Jean and Ric Edelman Fossil Park and Museum of Rowan University

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Jean and Ric Edelman Fossil Park and Museum of Rowan University

Inspired by the core themes of preservation, exploration, and education, the Jean and Ric Edelman Fossil Park and Museum of Rowan University is a one-of-a-kind active fossil dig site that offers visitors the unique opportunity for hands-on discovery at a remarkable site of scientific wonder.

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Just as the site itself offers a window into the earth’s deep past and the devastation of mass extinction, the highly sustainable, net-zero energy building looks to the earth’s future and the critical importance of planetary stewardship in the Anthropocene.

Thomas J. Wong, AIA, Design Partner

The museum is situated within an active dinosaur fossil dig site in Southern New Jersey which contains thousands of fossils and provides a view into life in the Cretaceous Period 66 million years ago. Once a shallow ocean environment, then used for mining for over a century, the site is now a 4-acre quarry, encompassed by a 65-acre property, where “citizen scientists” can dig for fossils, alongside leading paleontologists at Rowan University.

Research at the site, led by Dr. Kenneth Lacovara, executive director of the Edelman Fossil Park, is shedding light on ancient events that led to the world’s 5th mass extinction, during which the dinosaurs and 75% of species went extinct—a pivotal, calamitous moment that paved the way for the modern world as we know it.

The design concept for this remarkable site was envisioned as a set of metaphorical camera obscuras, where a tiny portal offers a realm beyond. The site itself, the experience, and the architecture, are all envisioned as a series of lenses. The deep time perspective that the fossil record offers inspired an architecture that nestles within the natural landscape as a series of small-scale pavilions which frame the evidence of past worlds, while encouraging engagement with the present moment.

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At 44,000 square feet, the museum acts as a learning and research center as well as an exhibit experience, with laboratory space and programs geared to both paleontologists and “citizen scientists”. The museum will feature three immersive galleries with fossils from the late Cretaceous period, full-scale reconstructions of extinct creatures, hands-on learning experiences, live animal attractions, virtual reality, connections to the natural world, and community gathering spaces.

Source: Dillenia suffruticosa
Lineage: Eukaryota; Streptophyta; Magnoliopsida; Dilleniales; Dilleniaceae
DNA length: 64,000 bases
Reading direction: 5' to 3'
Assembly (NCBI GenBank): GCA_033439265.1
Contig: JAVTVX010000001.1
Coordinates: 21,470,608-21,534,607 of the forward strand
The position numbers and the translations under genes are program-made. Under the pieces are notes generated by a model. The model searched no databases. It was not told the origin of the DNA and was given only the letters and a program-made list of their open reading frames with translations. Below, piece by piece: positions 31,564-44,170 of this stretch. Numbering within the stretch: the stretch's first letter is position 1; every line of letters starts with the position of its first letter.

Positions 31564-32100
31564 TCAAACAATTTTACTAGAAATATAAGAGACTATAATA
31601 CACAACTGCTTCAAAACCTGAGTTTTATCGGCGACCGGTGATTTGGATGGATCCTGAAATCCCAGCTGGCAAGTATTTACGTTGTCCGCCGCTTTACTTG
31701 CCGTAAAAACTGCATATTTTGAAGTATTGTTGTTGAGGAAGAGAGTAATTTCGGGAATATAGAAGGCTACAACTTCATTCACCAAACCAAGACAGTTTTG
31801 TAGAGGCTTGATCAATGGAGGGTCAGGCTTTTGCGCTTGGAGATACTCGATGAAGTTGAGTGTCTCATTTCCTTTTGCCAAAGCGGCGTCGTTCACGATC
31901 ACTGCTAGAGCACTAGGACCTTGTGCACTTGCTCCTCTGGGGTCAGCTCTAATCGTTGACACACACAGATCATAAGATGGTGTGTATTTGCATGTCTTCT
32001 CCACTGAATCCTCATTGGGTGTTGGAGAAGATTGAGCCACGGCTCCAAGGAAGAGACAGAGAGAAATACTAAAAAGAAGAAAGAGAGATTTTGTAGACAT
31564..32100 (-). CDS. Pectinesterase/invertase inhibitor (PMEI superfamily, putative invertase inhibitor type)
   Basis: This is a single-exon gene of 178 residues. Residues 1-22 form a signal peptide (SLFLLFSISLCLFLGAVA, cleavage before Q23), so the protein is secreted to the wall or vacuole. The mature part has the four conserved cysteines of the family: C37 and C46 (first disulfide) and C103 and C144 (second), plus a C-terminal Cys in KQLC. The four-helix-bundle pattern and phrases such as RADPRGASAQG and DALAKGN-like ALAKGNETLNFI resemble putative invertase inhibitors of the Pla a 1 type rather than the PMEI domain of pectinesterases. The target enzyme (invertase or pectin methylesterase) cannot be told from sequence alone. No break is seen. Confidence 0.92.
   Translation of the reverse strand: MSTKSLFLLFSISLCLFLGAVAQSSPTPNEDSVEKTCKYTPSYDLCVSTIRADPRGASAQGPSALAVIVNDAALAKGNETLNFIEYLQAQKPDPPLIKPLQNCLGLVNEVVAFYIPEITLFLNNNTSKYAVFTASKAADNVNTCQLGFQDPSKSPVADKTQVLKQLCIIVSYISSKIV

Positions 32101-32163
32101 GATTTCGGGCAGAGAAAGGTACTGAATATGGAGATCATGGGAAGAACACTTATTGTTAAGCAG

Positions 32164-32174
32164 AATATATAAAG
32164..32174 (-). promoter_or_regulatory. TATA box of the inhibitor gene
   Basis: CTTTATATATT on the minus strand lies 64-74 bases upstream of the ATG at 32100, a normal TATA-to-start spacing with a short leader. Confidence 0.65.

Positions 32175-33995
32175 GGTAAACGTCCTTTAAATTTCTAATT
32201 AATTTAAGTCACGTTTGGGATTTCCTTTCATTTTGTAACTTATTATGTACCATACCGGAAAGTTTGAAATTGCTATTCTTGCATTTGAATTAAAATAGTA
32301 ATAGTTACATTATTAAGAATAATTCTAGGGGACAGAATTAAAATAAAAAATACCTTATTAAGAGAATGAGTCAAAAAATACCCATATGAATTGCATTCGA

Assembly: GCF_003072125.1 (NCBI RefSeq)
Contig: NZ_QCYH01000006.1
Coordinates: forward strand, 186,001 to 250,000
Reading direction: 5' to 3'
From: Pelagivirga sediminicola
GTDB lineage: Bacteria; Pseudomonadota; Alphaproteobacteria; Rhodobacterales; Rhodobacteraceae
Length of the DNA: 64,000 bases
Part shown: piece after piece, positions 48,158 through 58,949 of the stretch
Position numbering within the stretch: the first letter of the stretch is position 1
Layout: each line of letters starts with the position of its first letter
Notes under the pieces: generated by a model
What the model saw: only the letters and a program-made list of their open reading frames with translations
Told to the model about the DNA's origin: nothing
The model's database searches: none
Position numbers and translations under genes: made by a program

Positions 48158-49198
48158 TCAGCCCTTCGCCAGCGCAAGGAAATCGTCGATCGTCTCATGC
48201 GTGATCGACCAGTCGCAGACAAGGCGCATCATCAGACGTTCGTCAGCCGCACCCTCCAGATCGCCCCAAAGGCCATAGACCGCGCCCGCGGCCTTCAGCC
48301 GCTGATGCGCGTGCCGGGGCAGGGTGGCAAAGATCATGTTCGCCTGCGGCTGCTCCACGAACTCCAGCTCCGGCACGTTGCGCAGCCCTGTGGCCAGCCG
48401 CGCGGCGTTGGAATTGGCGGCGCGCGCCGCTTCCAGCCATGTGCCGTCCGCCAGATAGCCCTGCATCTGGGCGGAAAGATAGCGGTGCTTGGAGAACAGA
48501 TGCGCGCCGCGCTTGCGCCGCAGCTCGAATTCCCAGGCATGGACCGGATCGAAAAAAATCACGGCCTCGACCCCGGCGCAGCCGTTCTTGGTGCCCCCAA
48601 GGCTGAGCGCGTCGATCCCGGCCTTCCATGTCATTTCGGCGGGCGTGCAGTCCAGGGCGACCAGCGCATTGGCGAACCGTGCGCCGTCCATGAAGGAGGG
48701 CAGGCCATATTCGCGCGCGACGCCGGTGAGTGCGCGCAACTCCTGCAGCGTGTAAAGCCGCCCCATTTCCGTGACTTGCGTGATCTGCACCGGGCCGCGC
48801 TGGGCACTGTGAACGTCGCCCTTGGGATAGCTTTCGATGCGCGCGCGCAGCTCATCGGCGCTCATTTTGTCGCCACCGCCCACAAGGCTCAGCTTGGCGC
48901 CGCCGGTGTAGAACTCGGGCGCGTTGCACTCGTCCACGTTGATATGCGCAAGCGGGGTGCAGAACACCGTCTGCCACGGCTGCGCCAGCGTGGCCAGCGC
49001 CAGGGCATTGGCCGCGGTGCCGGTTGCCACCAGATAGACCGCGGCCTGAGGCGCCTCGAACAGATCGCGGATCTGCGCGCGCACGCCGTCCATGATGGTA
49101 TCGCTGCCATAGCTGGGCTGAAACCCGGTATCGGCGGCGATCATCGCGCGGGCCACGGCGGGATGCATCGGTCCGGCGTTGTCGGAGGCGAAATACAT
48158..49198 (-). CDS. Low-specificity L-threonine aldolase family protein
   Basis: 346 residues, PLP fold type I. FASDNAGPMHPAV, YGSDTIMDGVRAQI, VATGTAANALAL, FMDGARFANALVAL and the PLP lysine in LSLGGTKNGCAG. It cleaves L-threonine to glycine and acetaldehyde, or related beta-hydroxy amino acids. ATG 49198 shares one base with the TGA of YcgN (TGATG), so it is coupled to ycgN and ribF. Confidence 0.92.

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One of the project’s primary goals is to encourage environmental stewardship through both education and demonstration of high-performance sustainability through the building, which will be New Jersey’s largest public net zero facility and part of the Living Building Challenge. Incorporating features such as geothermal, wells for ground-source heating and cooling systems and a photo voltaic solar field, 100% of the energy used by the museum will come from a combination of green energy available in New Jersey’s power grid and renewable energy produced on-site. No fossil fuels will be combusted for museum operations and no greenhouse gasses will be released into the atmosphere. In addition, the surrounding grounds will restore plant and animal habitat and other key landscape features. The building utilizes heavy timber and cross-laminated timber structure as well as wood cladding to maximize the use of renewable materials.

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Details

Year
2023
Location
Glassboro, NJ
Size
44,000 GSF
Program
Lobby, Auditorium, Exhibit Galleries, Theater, Research Workshop, VR Chamber, Cafe & Gift Shop, Admin Offices, Active Fossil Dig in Quarry, Outdoor Trails

Team

Ennead Design Team
Thomas Wong, Don Weinreich, Marissa Sweig Trigger, Julia Chapman, Ursula Trost, Kailey Baker, Luccas Dias, Darla Elsbernd, Bettine Gachstetter, Masha Konopleva, Eliza Montgomery, Stine Pedersen
Architect of Record
KSS Architects
Experience Design
Gallagher & Associates
Landscape Architect
SEED Design/Yaki Miodovnik
Engineer & Sustainability
BuroHappold Engineering